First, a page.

This avant-garde documentary traces the weeks of rehearsal leading up to a 2000 play by playwright and director Sam Shepard, based on his relationship with his own alcoholic father. Shepard assembled a cast that included Nick Nolte, Sean Penn, and Woody Harrelson, and while it's interesting to watch these pros prepare for their curtain call, they all seem to get along too well to make this more than an occasionally interesting behind-the-scenes look at live theater. The best drama—whether fiction or reality television—comes from conflict, but there's none to be found here, despite the disc jacket's claim that the play's characters "set off a powder keg of emotions so explosive that the actors themselves are drawn into the fray." This is just dull, and even Shepard appears to be dozing off during some of the script-reading sessions. The best moment comes when Harrelson and Penn, apparently competing with Nolte for the title Most Scruffy Looking Actor, bust each other's chops on some of their past film choices (yes, Shanghai Surprise comes into the conversation).
Martin Balsam, Joseph Cotton, E.G. Marshall, James Whitmore, Jason Robards. Directed by Richard Fleischer and Kinji Fukasaku. Aspect ratio: 2.35:1 (anamorphic). Dolby Digital 4.1. 144 minutes. 1970. Fox Home Entertainment 2001317. G. $24.98.
When I was in high school, long before VCRs became disposable, I struggled to stay awake into the wee hours to watch The Twilight Zone on various cable TV Superstations. Never mind that I'd seen most of the episodes. A friend and I planned to write a book about the series, so we lost sleep in the name of research.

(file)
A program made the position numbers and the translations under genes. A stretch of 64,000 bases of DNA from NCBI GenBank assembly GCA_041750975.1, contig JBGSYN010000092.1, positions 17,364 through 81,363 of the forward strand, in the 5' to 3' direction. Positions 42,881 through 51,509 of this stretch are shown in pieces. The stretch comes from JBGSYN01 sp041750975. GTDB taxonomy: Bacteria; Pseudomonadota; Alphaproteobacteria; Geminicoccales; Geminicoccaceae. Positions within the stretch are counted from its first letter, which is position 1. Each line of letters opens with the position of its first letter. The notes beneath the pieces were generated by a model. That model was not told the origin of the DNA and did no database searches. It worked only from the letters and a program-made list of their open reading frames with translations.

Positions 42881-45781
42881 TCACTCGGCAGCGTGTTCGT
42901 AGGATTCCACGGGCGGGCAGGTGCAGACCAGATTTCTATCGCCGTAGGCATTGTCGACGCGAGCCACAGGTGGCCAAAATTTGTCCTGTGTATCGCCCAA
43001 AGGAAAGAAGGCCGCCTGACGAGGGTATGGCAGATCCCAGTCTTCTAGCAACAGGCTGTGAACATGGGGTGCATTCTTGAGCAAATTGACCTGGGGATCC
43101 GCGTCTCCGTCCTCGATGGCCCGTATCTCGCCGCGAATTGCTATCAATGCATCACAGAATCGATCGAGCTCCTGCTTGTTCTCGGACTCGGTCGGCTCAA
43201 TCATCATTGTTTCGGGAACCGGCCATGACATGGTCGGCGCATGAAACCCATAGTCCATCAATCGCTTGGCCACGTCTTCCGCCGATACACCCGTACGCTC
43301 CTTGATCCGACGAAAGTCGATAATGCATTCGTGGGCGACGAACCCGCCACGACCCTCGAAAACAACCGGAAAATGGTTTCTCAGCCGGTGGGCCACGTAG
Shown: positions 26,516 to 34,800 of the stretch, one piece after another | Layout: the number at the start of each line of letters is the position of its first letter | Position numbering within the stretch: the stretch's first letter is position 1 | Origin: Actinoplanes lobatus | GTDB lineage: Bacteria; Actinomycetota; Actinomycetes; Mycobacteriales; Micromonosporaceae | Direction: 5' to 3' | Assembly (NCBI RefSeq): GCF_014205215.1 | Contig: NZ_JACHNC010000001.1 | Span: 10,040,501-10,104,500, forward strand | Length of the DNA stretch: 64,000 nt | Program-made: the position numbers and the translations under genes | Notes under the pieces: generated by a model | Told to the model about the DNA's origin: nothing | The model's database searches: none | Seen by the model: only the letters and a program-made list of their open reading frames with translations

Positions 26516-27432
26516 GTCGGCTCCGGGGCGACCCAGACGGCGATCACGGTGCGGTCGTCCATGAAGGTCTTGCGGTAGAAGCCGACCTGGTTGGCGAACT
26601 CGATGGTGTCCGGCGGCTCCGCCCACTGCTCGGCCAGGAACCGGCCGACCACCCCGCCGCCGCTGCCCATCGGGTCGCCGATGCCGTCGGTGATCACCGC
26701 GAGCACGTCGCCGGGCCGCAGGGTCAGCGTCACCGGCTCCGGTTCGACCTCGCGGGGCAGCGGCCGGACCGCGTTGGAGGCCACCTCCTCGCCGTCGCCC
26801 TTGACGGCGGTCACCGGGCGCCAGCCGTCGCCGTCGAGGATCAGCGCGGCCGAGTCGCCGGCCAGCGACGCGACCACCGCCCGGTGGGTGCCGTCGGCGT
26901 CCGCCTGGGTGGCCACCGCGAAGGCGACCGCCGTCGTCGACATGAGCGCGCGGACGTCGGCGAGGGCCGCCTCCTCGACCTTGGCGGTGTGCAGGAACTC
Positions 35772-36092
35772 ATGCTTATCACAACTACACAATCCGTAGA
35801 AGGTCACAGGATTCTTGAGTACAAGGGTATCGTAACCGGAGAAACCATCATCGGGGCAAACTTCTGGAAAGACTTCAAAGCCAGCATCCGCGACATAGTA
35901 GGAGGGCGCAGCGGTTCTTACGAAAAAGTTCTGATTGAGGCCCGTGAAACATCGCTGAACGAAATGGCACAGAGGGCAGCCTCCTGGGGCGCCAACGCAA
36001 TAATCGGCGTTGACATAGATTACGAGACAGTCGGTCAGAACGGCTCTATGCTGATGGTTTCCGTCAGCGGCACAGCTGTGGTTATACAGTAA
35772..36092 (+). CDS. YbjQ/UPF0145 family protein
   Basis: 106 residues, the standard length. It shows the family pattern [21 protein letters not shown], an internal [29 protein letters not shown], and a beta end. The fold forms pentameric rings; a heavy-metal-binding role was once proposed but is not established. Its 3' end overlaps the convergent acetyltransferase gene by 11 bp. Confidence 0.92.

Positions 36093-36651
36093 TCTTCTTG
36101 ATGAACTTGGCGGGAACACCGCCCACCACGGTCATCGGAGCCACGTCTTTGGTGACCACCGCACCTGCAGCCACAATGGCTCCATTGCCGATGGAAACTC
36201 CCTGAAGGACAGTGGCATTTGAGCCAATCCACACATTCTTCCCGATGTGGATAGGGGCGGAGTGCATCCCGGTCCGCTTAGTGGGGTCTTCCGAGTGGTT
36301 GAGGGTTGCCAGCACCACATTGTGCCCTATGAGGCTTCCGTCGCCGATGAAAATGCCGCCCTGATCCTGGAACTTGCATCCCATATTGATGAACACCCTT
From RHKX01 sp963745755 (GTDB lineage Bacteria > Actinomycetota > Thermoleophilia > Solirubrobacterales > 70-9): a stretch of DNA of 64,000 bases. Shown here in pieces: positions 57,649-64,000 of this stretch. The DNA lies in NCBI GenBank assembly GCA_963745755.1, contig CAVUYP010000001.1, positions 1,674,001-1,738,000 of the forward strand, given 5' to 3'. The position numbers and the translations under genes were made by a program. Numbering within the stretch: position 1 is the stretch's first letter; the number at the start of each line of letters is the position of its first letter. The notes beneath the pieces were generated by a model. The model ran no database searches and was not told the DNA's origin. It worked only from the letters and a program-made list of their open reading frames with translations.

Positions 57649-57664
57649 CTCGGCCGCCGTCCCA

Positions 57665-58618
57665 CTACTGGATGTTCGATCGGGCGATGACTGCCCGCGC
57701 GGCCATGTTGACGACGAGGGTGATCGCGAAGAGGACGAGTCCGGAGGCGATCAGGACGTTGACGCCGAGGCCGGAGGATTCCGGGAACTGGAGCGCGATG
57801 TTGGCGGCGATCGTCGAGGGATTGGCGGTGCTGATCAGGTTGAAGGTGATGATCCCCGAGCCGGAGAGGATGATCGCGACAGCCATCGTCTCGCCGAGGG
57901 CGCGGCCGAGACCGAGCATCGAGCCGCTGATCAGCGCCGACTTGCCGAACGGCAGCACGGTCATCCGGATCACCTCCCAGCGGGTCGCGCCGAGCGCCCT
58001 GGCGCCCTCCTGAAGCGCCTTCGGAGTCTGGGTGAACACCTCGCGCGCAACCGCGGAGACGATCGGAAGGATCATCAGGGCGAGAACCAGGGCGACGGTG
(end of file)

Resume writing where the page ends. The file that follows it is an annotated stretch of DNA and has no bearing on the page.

This isn’t so much a DVD as a shelf-sized memorial to the passengers who fought “the first battle in the war on terror.” The film itself, deftly and nonpolitically directed by Paul Greengrass, captures the chaotic events of that morning on the ground and in the air. The movie’s final act is set exclusively on the doomed airliner, and it’s then that the tension and anguish reach their apex, aided by a minimalist, throbbing score.
Steven Spielberg's frightening remake of George Pal's seminal 1953 classic was the popcorn-munching movie of last summer. This time out, the aliens' decimation of Earth is told from the highly personal viewpoint of a single, divorced man (Tom Cruise), trying merely to keep his family safe amid the chaos. This one-view approach proves highly effective, as it thoroughly puts the viewers in our hero's working-class sneakers.
The massive reconstruction of Ground Zero for Oliver Stone’s tribute to the heroes of 9/11 is one of the more fascinating DVD extras I’ve seen in a while. The set had to resemble the actual site and be flexible enough to allow for lighting and shooting in tight spaces—all while being safe for the crew to work on and around.